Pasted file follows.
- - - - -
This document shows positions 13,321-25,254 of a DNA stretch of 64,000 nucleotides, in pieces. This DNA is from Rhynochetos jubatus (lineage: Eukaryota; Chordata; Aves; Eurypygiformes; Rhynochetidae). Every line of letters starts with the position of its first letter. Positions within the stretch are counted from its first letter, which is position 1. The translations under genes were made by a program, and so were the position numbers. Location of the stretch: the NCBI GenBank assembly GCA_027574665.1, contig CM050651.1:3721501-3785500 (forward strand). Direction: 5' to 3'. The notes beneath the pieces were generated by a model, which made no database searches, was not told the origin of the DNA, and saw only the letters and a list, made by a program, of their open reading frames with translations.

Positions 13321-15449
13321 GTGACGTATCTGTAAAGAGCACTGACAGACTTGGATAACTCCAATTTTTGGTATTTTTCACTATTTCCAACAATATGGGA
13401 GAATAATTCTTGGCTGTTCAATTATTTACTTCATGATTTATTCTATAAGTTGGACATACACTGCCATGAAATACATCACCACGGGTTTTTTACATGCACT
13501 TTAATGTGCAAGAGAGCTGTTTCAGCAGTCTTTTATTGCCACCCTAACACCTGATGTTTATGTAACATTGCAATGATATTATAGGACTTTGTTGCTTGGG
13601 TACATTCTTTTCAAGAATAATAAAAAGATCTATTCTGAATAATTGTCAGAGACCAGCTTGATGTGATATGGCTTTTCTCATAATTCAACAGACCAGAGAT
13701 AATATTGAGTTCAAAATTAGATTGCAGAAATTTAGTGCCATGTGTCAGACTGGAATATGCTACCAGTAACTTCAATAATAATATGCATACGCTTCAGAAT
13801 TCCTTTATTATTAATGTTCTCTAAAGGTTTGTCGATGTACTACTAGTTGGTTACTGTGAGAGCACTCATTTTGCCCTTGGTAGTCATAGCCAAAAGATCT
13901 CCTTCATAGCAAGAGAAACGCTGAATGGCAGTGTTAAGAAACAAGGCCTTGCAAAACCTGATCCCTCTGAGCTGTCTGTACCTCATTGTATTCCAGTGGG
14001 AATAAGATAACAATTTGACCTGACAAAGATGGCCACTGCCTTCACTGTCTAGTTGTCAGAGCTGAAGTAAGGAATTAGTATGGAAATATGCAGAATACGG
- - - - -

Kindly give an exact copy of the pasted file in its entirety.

This document shows positions 13,321-25,254 of a DNA stretch of 64,000 nucleotides, in pieces. This DNA is from Rhynochetos jubatus (lineage: Eukaryota; Chordata; Aves; Eurypygiformes; Rhynochetidae). Every line of letters starts with the position of its first letter. Positions within the stretch are counted from its first letter, which is position 1. The translations under genes were made by a program, and so were the position numbers. Location of the stretch: the NCBI GenBank assembly GCA_027574665.1, contig CM050651.1:3721501-3785500 (forward strand). Direction: 5' to 3'. The notes beneath the pieces were generated by a model, which made no database searches, was not told the origin of the DNA, and saw only the letters and a list, made by a program, of their open reading frames with translations.

Positions 13321-15449
13321 GTGACGTATCTGTAAAGAGCACTGACAGACTTGGATAACTCCAATTTTTGGTATTTTTCACTATTTCCAACAATATGGGA
13401 GAATAATTCTTGGCTGTTCAATTATTTACTTCATGATTTATTCTATAAGTTGGACATACACTGCCATGAAATACATCACCACGGGTTTTTTACATGCACT
13501 TTAATGTGCAAGAGAGCTGTTTCAGCAGTCTTTTATTGCCACCCTAACACCTGATGTTTATGTAACATTGCAATGATATTATAGGACTTTGTTGCTTGGG
13601 TACATTCTTTTCAAGAATAATAAAAAGATCTATTCTGAATAATTGTCAGAGACCAGCTTGATGTGATATGGCTTTTCTCATAATTCAACAGACCAGAGAT
13701 AATATTGAGTTCAAAATTAGATTGCAGAAATTTAGTGCCATGTGTCAGACTGGAATATGCTACCAGTAACTTCAATAATAATATGCATACGCTTCAGAAT
13801 TCCTTTATTATTAATGTTCTCTAAAGGTTTGTCGATGTACTACTAGTTGGTTACTGTGAGAGCACTCATTTTGCCCTTGGTAGTCATAGCCAAAAGATCT
13901 CCTTCATAGCAAGAGAAACGCTGAATGGCAGTGTTAAGAAACAAGGCCTTGCAAAACCTGATCCCTCTGAGCTGTCTGTACCTCATTGTATTCCAGTGGG
14001 AATAAGATAACAATTTGACCTGACAAAGATGGCCACTGCCTTCACTGTCTAGTTGTCAGAGCTGAAGTAAGGAATTAGTATGGAAATATGCAGAATACGG